Open Source and the frustrations at end-of-life, and beyond
Over the years, I have turned to Linux and the Open Source community for a number of solutions to obscure and difficult problems. And, rarely, has the community let me down. But the community, like software development in general, has limited resources and sometimes limited interest.
Which is where I find myself today. Now, do not mistake this for a rant or use it to justify your position that Open Source software is not cut out for the job. But occasionally the frustration of trying to find the answer is enough to make you scream.
Here is my problem. I have a piece of software, an obscure piece of software that shows the power of the community and the rapid development model. It should probably also be considered well past its end of life, but that is a different issue. The software is for use in Amateur Radio packet operations but it has not been updated since 2003 and ideally runs on a kernel version of 2.4. I have a distribution of RedHat v9 (yes, I really mean version 9 – prior to Red Hat moving to their split personality of Fedora and RHEL, they got up to version 9 before spinning off Fedora Core 1 and RHEL v3) that I believe is the 2.4 kernel. But I thought I would try first with Fedora Core 3. This was after being unsuccessful at trying to compile the software in question under Core 7.
It was during the installation of support libraries for Core 3 that I discovered a problem. The repositories for Core 3 and the libraries that are non-standard like the AX.25 libraries I need, simply do not exist. I am sure with enough searching I could find what I need and maybe compile it up from scratch, but I am not sure I want to work that hard at it. And I expect that even if I can get the libraries, it might still not work because of changes that have been made in the kernel and associated core libraries between 2.4 and 2.6, which means that I would have to search even harder for the files I need. I should point out that finding even good information about the program is hard to find and the few sites that have information have either invalid files or corrupt archives or dead links.
So, I am left with few options. There is no replacement for the software. Few people are knowledgeable enough to reverse engineer, or forward engineer the libraries or the software, and I am not enough of a programmer to start a new project.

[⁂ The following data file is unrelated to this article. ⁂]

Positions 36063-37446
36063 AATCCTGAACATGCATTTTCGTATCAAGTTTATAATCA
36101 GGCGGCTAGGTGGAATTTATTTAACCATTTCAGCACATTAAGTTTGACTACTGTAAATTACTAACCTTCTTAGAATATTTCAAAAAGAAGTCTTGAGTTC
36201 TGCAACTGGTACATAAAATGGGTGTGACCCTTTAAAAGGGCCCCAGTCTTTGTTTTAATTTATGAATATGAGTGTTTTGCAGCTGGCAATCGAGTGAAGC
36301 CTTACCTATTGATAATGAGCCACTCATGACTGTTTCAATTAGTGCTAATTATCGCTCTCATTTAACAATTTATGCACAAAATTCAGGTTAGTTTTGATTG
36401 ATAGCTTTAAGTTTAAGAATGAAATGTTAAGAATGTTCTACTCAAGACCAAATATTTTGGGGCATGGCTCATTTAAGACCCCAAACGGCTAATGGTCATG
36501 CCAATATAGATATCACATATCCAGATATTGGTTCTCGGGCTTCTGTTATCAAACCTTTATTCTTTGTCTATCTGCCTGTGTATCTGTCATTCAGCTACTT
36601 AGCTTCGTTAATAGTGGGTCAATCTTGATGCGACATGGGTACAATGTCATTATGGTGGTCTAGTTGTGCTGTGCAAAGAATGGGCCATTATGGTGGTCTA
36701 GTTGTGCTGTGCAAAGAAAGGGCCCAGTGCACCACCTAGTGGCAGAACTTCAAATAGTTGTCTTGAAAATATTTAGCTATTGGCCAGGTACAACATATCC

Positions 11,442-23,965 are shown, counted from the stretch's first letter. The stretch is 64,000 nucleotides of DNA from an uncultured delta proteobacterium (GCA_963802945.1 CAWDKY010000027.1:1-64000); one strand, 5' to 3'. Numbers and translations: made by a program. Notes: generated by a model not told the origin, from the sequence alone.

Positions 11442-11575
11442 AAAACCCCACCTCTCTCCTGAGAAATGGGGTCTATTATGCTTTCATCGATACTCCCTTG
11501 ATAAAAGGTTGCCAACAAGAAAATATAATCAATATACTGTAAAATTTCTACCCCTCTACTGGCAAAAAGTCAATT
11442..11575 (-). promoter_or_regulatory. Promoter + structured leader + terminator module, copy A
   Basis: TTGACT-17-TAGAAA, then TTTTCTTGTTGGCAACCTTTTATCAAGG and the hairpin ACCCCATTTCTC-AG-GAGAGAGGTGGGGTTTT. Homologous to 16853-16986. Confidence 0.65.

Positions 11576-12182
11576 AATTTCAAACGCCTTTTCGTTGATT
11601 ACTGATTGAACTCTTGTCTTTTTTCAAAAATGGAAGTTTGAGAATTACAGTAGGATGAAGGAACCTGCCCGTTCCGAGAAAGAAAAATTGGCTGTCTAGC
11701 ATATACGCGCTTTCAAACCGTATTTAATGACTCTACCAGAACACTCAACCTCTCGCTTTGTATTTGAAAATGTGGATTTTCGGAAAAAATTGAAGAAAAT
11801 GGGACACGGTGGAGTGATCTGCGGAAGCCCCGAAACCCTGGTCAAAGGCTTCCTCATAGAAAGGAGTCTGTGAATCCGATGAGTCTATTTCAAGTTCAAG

The community is a wonderful thing, but occasionally even the resources of the community are not enough. And that is sometimes very frustrating. By the way, if you have any experience with xFBB or a copy of the libraries to make it work, I would love to hear from you!
Practical Task Scheduling Deployment
July 20, 2016 12:00 pm CDT
One of the best things about the UNIX environment (aside from being stable and efficient) is the vast array of software tools available to help you do your job. Traditionally, a UNIX tool does only one thing, but does that one thing very well. For example, grep is very easy to use and can search vast amounts of data quickly. The find tool can find a particular file or files based on all kinds of criteria. It's pretty easy to string these tools together to build even more powerful tools, such as a tool that finds all of the .log files in the /home directory and searches each one for a particular entry. This erector-set mentality allows UNIX system administrators to seem to always have the right tool for the job.
Cron traditionally has been considered another such a tool for job scheduling, but is it enough? This webinar considers that very question. The first part builds on a previous Geek Guide, Beyond Cron, and briefly describes how to know when it might be time to consider upgrading your job scheduling infrastructure. The second part presents an actual planning and implementation framework.
Join Linux Journal's Mike Diehl and Pat Cameron of Help Systems.
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With all the industry talk about the benefits of Linux on Power and all the performance advantages offered by its open architecture, you may be considering a move in that direction. If you are thinking about analytics, big data and cloud computing, you would be right to evaluate Power. The idea of using commodity x86 hardware and replacing it every three years is an outdated cost model. It doesn’t consider the total cost of ownership, and it doesn’t consider the advantage of real processing power, high-availability and multithreading like a demon.
This ebook takes a look at some of the practical applications of the Linux on Power platform and ways you might bring all the performance power of this open architecture to bear for your organization. There are no smoke and mirrors here—just hard, cold, empirical evidence provided by independent sources. I also consider some innovative ways Linux on Power will be used in the future.Get the Guide